Standalone PGE is STILL receive updates, as the work slowed due some lack of the time, look into GitHub repo and you will see lot of changes are in work. SMBX2 only uses PGE as DevKit part, and later, when PGE Engine will be completed, it will completely based on PGE (will be SMBX3) and no more will use legacy engine and LunaLua, most of API will be ported to PGE Engine directly.
Bagu wrote:1) Can you use PGE to make a sellable game (i.e. on Steam)?
You can make the config pack from scratch, it's totally unneeded to follow any existing config packs, as when you creating a new game from scratch, you don't need to rely on custom media as you are completely free to declare everything in config pack directly. The only purpose of custom media is modding allowing and ability non-vendor (anyone except of you and your team) users make own levels, episodes and add-ons for your existing game without of direct hacking of config pack.
Bagu wrote:2) Where is the best place to start making a standalone game with PGE?
Use absolutely any config pack as example (but don't use media from it, only basics of config pack creation).
As first experience, create the config pack that will contain only one element of each type, and then extend it with any other elements.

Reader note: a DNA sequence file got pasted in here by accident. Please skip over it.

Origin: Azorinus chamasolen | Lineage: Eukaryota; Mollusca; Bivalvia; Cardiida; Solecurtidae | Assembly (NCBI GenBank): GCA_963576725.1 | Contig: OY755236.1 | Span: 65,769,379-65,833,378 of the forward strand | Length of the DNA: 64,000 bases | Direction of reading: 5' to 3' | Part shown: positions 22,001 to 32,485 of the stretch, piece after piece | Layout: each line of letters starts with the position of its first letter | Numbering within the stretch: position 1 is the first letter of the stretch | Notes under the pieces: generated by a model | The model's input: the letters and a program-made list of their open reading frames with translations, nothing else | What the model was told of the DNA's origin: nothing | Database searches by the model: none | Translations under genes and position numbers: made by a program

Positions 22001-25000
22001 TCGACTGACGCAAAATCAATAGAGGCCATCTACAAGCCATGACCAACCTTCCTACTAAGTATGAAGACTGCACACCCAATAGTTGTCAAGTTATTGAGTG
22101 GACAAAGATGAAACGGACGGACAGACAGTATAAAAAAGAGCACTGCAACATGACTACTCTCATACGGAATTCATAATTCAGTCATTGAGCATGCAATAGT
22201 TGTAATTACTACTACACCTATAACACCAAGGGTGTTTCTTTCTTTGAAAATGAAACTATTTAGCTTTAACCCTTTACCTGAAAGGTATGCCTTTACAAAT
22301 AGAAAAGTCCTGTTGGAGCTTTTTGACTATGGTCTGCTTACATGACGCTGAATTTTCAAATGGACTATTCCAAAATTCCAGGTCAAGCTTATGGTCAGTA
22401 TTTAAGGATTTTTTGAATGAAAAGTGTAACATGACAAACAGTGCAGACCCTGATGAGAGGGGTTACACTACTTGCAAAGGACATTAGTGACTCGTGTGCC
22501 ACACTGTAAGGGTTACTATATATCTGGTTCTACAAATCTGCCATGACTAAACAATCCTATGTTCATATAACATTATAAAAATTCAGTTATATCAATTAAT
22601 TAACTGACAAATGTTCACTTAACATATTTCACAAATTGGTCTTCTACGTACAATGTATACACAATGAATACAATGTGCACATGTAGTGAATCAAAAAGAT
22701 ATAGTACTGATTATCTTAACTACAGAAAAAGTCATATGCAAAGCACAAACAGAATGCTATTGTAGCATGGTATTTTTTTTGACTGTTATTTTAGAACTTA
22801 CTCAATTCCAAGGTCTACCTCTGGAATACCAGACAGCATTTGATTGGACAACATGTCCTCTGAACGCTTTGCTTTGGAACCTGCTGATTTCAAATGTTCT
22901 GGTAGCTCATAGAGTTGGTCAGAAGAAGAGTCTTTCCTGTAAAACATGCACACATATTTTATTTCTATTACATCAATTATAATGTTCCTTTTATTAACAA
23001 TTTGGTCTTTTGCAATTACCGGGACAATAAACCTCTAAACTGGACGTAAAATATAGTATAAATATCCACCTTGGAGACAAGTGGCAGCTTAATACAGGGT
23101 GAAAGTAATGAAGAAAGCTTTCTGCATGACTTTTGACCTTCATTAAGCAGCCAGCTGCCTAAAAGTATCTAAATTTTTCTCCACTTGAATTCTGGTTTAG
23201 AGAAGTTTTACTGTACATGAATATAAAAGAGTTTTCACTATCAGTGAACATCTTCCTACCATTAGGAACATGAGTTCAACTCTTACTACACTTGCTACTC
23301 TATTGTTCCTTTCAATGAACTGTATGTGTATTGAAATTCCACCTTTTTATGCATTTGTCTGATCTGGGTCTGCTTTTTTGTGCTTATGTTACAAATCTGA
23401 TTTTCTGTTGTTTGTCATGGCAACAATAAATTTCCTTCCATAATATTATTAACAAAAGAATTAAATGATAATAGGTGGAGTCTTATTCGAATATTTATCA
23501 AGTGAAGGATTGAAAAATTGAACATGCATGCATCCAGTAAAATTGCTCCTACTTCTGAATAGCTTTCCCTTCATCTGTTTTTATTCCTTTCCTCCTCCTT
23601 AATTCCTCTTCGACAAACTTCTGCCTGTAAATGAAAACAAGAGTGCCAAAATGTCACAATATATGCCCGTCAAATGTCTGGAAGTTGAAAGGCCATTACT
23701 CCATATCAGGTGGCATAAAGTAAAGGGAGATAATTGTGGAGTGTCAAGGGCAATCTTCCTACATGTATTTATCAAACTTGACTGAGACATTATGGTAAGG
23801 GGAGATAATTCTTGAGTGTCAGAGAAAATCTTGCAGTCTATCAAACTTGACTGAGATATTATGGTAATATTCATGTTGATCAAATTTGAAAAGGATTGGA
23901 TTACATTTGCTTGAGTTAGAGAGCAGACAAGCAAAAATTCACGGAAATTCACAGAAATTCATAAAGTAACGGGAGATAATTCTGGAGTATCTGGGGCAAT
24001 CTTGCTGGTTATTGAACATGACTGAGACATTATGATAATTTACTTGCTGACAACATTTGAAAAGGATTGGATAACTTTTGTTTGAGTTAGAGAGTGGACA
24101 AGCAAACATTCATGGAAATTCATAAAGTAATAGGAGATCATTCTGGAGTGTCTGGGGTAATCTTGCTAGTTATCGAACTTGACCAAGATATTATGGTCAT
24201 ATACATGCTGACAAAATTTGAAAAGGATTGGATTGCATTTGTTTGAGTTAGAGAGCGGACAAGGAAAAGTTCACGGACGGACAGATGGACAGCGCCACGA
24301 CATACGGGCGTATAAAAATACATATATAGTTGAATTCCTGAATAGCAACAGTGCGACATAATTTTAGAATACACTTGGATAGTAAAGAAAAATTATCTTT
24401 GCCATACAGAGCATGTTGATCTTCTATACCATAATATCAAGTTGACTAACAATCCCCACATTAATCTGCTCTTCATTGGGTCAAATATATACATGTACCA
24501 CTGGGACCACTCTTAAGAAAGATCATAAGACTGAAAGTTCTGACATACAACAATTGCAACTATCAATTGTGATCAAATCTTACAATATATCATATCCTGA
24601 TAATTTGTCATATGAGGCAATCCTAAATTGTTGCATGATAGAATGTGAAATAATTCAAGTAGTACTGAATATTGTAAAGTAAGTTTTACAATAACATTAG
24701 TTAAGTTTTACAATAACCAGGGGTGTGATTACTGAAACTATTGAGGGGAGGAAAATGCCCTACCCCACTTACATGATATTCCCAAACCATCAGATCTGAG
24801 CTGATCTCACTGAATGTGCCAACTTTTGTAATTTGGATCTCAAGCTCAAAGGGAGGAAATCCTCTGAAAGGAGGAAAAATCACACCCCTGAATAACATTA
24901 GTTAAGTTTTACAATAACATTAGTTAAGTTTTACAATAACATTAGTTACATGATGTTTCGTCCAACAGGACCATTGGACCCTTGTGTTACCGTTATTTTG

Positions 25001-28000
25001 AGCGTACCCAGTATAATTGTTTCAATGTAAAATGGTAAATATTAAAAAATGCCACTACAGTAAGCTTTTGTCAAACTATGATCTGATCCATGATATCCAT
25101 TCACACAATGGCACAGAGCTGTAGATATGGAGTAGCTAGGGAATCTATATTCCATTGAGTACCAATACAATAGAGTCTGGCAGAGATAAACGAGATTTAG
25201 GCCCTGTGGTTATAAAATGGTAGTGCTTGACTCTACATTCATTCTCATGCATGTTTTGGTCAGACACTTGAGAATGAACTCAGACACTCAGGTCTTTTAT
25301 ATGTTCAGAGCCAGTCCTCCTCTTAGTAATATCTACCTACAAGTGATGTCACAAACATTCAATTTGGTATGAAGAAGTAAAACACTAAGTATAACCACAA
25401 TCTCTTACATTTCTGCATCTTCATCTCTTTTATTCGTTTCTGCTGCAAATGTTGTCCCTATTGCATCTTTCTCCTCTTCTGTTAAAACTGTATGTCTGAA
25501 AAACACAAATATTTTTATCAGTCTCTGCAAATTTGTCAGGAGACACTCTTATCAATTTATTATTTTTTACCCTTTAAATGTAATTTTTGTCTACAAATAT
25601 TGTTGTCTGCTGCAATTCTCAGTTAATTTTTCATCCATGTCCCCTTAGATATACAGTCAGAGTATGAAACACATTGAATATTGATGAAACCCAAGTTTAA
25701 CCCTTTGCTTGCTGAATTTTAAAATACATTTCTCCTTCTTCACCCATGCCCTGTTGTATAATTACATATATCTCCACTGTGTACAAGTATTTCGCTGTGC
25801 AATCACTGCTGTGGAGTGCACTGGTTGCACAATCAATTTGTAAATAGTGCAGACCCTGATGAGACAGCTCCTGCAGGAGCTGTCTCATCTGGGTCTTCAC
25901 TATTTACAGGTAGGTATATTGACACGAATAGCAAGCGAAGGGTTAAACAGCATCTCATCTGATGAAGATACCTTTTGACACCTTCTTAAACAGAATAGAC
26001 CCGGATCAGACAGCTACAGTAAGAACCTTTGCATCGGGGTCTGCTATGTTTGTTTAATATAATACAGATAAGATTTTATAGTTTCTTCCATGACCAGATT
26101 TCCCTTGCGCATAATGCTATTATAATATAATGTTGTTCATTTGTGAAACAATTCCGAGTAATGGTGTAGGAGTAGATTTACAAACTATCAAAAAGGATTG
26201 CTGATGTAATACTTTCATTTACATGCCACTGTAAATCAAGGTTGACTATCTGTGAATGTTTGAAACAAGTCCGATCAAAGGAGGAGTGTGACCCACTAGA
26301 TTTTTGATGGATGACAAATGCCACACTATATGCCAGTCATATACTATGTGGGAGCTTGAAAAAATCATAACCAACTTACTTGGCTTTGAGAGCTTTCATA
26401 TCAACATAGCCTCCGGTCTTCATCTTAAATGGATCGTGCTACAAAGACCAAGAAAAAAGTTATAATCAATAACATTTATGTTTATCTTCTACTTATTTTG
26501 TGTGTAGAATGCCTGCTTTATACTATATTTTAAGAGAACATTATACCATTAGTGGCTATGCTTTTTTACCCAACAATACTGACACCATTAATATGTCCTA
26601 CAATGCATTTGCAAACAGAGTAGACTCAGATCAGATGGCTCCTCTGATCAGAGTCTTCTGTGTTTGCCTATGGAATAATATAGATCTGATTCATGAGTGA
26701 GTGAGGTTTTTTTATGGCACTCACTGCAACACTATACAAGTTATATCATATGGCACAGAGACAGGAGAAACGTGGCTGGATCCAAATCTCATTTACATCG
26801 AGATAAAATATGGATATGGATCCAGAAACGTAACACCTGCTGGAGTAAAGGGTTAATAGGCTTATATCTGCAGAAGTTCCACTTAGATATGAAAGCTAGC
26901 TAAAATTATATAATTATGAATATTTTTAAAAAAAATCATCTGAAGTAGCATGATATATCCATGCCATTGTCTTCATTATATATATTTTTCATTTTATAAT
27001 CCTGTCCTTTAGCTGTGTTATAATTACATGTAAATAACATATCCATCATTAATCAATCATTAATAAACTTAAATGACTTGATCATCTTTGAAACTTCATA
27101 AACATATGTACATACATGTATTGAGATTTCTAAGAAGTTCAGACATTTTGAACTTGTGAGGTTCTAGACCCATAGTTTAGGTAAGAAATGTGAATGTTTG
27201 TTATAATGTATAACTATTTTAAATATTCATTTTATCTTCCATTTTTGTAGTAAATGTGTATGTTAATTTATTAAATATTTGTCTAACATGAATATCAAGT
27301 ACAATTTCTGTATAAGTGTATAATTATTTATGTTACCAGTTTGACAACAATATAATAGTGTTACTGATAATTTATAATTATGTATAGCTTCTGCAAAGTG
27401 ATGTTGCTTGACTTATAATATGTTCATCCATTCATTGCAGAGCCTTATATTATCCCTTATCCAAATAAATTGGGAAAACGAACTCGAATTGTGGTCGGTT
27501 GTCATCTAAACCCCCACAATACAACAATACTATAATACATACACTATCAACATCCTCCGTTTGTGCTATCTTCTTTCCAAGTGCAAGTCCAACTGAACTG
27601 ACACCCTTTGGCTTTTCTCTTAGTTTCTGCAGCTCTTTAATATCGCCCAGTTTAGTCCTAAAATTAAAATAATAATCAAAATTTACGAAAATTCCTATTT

Here is the full specification of config pack setup you can use for you: https://wohlsoft.ru/pgewiki/Game_Configuration_Pack_References
And also, if you gonna to use some extras of audio engine: https://wohlsoft.ru/pgewiki/SDL_Mixer_X#Path_arguments
Some stuff related to PGE Engine scripting system (which is not so completed and will receive massive updates): https://wohlsoft.ru/pgewiki/Category:PGE-Lua_API
PGE Engine will be completely re-licensed into MIT and you will be able to use it's modified versions without of opening your source code parts you have embedded into PGE Engine assembly. However, if you are producing config pack, levels, episodes, and media, just by using current PGE Engine assembly with no modifications (you can take same assembly for every platform: Linux, Windows and macOS), you are free to do anything. If you will modify code, you will need to publish source parts you have changed.